Securing our satellites before they are launched
We depend on our space assets much more than most people realize. Television, radio, cell phone, long-distance calling and navigation are the most commonly known services that rely on our satellites. Other common applications are the environmental monitoring and weather-monitoring capabilities that help farmers and alert all of us about severe weather. These assets are expensive, with some satellites costing more than $250 million. Typically, these complex systems have an operational life expectancy of 10 to15 years.
According to the Union of Concerned Scientists database, there are approximately 1,071 operational satellites currently in orbit around Earth. That total includes 24 types of data for each satellite. Of these, 459 (46 percent) belong to the United States. The great majority of these satellites have non-military use while less than 100 have mixed uses. An even smaller number are military satellites.
Cyberattacks that target U.S. space-based assets have occurred. Two of the more significant instances took place in 2007 and 2008 when attackers interfered with satellite command and control signals. A recent report release in conjunction with the fiscal 2014 defense authorization bill, calls for "every critical system" -- including "satellites and missile defense systems" -- to be assessed for vulnerabilities that could be exploited by cyberattackers. The Defense Science Board warned in a January report that the Defense Department’s networked systems and components have become “a magnet to U.S. opponents,” cautioning that if left unaddressed, this vulnerability would threaten core U.S. warfighting capabilities.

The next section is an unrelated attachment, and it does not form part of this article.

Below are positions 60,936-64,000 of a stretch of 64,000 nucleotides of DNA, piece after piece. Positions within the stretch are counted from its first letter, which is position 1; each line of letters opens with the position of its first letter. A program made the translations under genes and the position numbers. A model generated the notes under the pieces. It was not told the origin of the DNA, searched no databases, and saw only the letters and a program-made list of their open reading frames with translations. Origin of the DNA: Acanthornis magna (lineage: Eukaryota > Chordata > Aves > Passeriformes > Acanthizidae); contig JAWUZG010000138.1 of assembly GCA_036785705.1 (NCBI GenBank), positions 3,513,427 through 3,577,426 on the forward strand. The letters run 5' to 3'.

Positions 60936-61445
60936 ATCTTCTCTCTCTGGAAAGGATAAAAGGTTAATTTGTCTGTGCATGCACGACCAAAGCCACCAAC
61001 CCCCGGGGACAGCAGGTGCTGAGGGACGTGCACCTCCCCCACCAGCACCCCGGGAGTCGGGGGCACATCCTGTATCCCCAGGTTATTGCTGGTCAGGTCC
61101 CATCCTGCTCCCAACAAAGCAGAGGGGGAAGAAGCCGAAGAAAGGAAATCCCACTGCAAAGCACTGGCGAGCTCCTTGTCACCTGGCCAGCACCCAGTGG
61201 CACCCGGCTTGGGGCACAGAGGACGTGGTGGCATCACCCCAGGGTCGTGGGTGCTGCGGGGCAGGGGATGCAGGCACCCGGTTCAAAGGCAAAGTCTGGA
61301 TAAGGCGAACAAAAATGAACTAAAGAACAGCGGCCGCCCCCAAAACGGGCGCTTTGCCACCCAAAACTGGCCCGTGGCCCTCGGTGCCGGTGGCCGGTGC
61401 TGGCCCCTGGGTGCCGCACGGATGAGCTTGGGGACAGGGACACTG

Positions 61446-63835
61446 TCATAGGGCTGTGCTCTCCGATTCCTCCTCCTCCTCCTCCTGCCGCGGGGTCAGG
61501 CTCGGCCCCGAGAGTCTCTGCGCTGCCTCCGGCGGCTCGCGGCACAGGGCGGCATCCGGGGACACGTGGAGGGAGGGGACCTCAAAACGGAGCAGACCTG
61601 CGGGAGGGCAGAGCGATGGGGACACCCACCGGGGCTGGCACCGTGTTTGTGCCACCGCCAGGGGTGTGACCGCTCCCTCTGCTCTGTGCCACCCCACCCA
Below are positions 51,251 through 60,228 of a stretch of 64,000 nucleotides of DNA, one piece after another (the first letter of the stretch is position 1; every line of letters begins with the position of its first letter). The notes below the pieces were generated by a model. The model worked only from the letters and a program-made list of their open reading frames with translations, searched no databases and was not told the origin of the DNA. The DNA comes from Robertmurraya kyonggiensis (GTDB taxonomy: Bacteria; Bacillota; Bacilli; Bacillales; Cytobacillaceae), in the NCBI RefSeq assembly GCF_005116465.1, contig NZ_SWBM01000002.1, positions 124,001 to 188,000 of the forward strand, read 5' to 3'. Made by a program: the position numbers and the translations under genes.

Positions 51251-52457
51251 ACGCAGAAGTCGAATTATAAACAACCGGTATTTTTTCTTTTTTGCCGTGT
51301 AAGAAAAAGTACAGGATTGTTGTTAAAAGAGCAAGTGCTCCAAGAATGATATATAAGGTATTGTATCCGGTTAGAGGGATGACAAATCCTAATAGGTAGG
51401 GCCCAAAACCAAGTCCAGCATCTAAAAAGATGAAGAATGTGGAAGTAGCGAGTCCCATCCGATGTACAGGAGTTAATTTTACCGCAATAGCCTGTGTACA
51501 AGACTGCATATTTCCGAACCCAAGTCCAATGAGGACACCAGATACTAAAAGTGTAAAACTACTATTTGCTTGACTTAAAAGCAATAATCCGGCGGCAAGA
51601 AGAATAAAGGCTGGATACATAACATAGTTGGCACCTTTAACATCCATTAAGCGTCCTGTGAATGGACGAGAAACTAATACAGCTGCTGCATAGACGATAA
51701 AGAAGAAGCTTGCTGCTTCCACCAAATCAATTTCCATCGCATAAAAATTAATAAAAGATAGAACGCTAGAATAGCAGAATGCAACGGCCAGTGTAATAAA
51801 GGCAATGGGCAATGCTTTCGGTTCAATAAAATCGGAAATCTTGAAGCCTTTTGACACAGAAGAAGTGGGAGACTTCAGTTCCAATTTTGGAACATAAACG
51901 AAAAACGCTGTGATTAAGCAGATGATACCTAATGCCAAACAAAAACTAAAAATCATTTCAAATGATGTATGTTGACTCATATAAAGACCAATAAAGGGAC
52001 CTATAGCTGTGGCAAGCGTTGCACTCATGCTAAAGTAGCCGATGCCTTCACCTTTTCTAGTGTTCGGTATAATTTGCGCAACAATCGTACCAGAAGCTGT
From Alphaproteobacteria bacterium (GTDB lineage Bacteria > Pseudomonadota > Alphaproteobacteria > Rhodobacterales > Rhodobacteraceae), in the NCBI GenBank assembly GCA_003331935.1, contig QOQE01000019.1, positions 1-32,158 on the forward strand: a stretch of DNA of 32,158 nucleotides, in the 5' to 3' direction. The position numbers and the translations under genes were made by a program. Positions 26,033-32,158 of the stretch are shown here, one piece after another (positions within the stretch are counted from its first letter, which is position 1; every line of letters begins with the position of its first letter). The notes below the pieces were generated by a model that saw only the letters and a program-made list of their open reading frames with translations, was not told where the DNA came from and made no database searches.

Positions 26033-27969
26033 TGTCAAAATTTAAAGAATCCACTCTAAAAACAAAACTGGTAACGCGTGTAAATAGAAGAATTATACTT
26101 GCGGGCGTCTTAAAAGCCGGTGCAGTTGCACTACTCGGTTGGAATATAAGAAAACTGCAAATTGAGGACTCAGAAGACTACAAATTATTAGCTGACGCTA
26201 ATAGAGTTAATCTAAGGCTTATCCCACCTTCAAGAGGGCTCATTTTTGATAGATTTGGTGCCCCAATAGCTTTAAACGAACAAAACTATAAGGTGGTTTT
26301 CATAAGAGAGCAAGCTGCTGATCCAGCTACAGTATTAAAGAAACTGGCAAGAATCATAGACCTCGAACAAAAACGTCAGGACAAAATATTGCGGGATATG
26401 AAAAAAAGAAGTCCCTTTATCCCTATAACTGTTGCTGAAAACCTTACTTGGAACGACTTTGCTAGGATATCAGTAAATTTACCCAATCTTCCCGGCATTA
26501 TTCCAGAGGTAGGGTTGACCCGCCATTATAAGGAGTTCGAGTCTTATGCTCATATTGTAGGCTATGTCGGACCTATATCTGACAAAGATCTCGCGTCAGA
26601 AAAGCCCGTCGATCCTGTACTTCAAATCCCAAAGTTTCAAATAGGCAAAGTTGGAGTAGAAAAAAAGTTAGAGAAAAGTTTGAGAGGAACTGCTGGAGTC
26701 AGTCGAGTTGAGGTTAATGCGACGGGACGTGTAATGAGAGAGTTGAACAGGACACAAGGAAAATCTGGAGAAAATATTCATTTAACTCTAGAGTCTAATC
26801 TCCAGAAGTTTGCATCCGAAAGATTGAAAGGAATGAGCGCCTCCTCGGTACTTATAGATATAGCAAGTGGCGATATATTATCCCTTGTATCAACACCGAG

Every satellite component that provides a critical capability to the U.S. military and economy must be re-examined to ensure they can withstand the growing threat of increasing sophisticated and persistent cyberattacks. That will require a fundamental change in our security approach that will require space warriors to become more proactive when it comes to critical space assets.
That means designing security into the next generation of military satellites rather that addressing cybersecurity as an add-on in the later stages of development.
Posted by Kevin Coleman on Jul 25, 2013 at 9:26 PM